Petra Cortright (American, b. 1986) is an artist who lives and works in Los Angeles, CA. She is represented by Foxy Production, New York.
Sissel Tolaas (Norwegian, b. 1963) is the founder of the Re_Search Lab, a station designed to facilitate dialogues between a range of experts on scent and communication.
Vex Ashley (British, b. 1989) is a webcam and porn performer, producer and creator with the independent pornography project Four Chambers.
Paul Chan (American, b. 1973) founded Badlands Unlimited in 2010. Their most recent series, New Lovers (2015,) is devoted to publishing emerging writers and artists working in the genre of erotica.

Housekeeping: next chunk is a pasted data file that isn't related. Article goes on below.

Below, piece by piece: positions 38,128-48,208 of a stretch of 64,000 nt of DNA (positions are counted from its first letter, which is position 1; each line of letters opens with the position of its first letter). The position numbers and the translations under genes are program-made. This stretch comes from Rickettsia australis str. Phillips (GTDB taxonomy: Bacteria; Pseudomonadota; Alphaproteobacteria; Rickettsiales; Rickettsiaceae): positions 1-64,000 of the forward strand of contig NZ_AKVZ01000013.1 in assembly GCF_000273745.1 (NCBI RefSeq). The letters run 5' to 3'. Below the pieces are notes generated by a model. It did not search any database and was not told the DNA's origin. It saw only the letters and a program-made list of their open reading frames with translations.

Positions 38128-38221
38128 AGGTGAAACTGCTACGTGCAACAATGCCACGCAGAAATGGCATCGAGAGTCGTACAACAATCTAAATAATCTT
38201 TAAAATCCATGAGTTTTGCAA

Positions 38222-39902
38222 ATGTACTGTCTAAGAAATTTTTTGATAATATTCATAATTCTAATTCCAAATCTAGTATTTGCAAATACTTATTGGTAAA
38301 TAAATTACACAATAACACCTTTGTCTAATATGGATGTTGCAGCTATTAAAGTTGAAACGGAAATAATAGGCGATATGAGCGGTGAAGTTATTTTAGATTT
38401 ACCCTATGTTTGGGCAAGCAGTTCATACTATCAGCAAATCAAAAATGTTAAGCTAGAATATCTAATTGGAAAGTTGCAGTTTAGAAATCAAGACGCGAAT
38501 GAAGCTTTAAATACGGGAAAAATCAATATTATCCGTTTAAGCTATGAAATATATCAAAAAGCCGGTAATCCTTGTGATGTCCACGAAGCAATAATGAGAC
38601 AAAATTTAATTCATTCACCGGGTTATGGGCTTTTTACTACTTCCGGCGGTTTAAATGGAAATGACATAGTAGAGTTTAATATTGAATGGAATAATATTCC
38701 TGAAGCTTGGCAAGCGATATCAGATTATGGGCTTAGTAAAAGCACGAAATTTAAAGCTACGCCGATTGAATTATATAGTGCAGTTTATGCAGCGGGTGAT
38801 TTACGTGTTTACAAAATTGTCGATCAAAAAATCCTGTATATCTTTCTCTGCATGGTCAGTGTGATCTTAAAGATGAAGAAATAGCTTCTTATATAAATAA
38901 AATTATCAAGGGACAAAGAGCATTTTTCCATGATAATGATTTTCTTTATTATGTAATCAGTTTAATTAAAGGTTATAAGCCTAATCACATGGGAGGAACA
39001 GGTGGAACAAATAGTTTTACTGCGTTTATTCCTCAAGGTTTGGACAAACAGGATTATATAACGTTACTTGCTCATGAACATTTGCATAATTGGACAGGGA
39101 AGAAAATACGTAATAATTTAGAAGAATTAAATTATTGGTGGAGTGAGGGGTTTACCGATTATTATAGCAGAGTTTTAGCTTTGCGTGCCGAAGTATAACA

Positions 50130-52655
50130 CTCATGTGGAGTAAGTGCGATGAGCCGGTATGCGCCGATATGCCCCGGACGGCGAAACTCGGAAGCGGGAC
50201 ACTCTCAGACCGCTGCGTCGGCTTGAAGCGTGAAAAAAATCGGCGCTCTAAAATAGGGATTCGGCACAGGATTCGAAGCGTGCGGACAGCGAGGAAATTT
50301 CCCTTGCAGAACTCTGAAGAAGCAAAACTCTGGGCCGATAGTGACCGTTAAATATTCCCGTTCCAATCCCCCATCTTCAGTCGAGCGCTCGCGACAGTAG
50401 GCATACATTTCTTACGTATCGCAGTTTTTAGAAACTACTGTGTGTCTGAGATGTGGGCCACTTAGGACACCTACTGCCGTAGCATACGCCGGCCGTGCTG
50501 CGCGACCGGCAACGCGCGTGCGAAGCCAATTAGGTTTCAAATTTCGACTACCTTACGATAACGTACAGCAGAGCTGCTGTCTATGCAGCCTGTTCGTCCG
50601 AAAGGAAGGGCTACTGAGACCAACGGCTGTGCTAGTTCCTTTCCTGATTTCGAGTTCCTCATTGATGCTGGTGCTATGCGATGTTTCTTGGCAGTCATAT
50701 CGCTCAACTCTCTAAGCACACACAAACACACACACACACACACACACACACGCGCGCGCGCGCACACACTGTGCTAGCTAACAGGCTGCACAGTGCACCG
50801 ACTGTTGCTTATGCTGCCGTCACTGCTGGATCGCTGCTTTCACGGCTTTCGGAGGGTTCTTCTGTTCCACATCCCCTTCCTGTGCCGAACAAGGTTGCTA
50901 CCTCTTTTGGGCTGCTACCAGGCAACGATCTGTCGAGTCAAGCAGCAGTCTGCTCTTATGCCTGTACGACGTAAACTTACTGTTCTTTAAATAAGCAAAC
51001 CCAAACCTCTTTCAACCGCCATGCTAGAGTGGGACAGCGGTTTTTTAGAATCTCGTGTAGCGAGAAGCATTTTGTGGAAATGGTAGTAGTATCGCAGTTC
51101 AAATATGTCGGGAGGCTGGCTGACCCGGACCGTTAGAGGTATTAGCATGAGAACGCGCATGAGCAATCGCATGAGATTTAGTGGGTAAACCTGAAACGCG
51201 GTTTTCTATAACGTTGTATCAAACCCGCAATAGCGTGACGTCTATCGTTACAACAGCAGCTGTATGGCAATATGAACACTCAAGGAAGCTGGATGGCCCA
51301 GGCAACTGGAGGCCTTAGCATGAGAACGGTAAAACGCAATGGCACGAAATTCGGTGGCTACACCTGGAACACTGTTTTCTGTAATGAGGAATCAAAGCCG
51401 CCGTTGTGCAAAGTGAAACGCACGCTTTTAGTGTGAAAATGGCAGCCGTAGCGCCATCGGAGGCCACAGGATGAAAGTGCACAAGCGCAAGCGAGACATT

Ana Cecilia Alvarez (Mexican, b. 1991) and Victoria Campbell (American, b. 1989) program SEX-ED as a weekly lab dedicated to sexuality, intimacy, affect, and play at Bruce High Quality Foundation University.
Ana Cecilia Alvarez and Victoria Cambell
Petra Cortright, cropped_masked_final, 2015 (film still)
Vex Ashley, Four Chambers, Cell II, 2014
Paul Chan, Badlands Unlimited, New Lovers series